Nutrition has always been of great interest to me.
Ever since I got hooked on horseback riding at the age of 5, I was curious to find out what horses eat in the wild, what they are fed on farms and what they should really be getting fed in order to lead healthy lives. I try to stay up to date on research into equine nutrition in order to be able to provide the best for my two horses. When I got my Beagle, Coco, I knew I had a lot of reading to do in order to truly understand the most nutritious foods to feed her. Since dogs are mainly carnivores, I had to expand my knowledge of equine nutrition to include all kinds of proteins from other animal meat. The book by Monica Segal, K-9 Kitchen Your Dogs’ Diet: The Truth Behind The Hype, was an excellent read for the topic of canine nutrition. After finishing the book, I did not feel like I had to go much further in my research. Monica Segal was very thorough in explaining the difference between feeding a raw diet, a mixed diet of cooked and raw and a processed diet (dog food from the grocery store). She explained the pros and cons of each and was very clear to address that each diet should be tailored to the individual dog.
What was invaluable was her nutritional analysis of the different grains, vegetables, fruits and meats that can be fed to dogs. She also included an important analysis of the minerals and vitamins that need to be balanced in our dogs’ diets and the potential dangerous interactions that these minerals and vitamins can have with each other.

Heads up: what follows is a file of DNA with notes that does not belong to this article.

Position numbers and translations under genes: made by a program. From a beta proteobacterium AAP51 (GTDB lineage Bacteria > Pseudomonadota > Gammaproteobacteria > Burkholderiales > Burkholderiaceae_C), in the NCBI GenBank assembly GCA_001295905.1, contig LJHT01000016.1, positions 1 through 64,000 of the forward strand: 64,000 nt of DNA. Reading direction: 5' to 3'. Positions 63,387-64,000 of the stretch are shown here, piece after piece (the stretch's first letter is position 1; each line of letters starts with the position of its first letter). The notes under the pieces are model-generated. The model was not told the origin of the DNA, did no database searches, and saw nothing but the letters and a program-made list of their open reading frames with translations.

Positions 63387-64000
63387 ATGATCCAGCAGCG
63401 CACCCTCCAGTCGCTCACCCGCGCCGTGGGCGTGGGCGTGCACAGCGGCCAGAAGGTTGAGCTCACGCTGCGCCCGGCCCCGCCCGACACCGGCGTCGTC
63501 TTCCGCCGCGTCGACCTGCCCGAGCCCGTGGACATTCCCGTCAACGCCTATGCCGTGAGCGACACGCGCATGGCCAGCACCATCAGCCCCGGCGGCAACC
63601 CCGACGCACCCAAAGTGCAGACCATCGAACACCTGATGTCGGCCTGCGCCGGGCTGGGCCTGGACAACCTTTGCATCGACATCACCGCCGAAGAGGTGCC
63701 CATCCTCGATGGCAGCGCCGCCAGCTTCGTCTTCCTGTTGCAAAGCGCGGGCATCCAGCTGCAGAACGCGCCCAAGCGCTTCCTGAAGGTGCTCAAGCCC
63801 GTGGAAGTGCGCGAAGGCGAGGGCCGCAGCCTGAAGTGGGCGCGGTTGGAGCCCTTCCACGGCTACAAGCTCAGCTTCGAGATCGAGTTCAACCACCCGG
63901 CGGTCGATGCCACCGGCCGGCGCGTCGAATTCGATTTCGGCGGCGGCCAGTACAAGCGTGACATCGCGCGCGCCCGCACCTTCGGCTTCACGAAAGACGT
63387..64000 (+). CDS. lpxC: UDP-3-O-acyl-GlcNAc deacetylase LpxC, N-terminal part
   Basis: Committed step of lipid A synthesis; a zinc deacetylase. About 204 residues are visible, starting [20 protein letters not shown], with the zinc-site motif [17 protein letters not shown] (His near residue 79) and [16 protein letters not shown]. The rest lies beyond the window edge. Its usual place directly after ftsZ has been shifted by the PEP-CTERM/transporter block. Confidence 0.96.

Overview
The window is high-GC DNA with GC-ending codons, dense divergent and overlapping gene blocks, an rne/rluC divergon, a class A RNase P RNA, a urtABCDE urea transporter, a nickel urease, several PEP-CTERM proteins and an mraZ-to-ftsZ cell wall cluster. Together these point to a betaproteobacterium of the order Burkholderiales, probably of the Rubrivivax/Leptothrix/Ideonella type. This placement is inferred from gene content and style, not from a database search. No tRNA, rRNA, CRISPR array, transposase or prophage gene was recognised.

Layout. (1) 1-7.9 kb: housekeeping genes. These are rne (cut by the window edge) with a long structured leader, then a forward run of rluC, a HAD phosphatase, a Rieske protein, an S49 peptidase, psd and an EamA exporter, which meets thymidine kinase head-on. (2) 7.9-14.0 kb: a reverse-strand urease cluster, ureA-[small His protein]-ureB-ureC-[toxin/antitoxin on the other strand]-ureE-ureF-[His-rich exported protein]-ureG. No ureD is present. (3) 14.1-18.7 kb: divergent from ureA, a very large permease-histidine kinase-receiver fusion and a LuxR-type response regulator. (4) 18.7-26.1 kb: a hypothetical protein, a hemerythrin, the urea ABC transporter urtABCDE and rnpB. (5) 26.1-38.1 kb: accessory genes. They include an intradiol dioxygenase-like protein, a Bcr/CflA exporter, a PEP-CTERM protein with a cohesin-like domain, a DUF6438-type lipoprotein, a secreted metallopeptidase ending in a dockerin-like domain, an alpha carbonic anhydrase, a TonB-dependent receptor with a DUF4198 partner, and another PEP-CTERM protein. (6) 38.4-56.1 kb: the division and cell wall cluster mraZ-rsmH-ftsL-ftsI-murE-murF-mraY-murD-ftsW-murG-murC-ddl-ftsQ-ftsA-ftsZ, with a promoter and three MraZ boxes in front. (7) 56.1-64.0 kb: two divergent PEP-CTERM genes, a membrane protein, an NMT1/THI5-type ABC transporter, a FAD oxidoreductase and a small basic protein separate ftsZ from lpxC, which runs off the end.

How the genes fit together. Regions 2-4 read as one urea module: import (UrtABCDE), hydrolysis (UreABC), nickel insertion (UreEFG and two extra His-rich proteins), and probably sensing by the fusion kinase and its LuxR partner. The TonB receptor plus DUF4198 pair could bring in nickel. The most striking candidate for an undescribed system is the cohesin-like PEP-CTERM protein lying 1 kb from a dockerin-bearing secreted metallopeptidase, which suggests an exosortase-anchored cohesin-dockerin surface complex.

While Ms. Segal is a proponent of feeding a raw diet, she is clearly looking out for the best interest of the individual dog. She recommends trying different protein sources, slowly introducing new vegetables and monitoring how your dog reacts. Raw, meaty bones are a topic that comes up quite a bit in her book, because of the myth that bones are bad for dogs. Ms. Segal is quick to clarify that cooked bones are very dangerous and should never be fed to dogs, however raw bones with meat on them are an excellent source of nutrition, with the added benefit of exercising the dogs’ jaws and satisfying their urge to chew. I found it very helpful that she included several recipes along with their nutritional content. These recipes helped me to gauge whether or not I had the time and means to provide a raw and/or cooked diet for Coco.
With my crazy schedule of work, teaching horseback riding and graduate school, I have decided that it is best for me to stick with the Turkey and Chicken EVO that I have been feeding Coco. When my life settles down a little bit and I have time to cook for MYSELF, let alone my dog, I will definitely try some of the recipes that Ms. Segal has provided and embark on the journey of a combination raw/cooked diet for Coco.
I would highly recommend this book for anyone who is interested in canine nutrition and getting some answers to the plethora of myths that surround what you can feed safely your dog.
Don’t hesitate to get in touch if you have a question or can recommend other books or resources I should check out!
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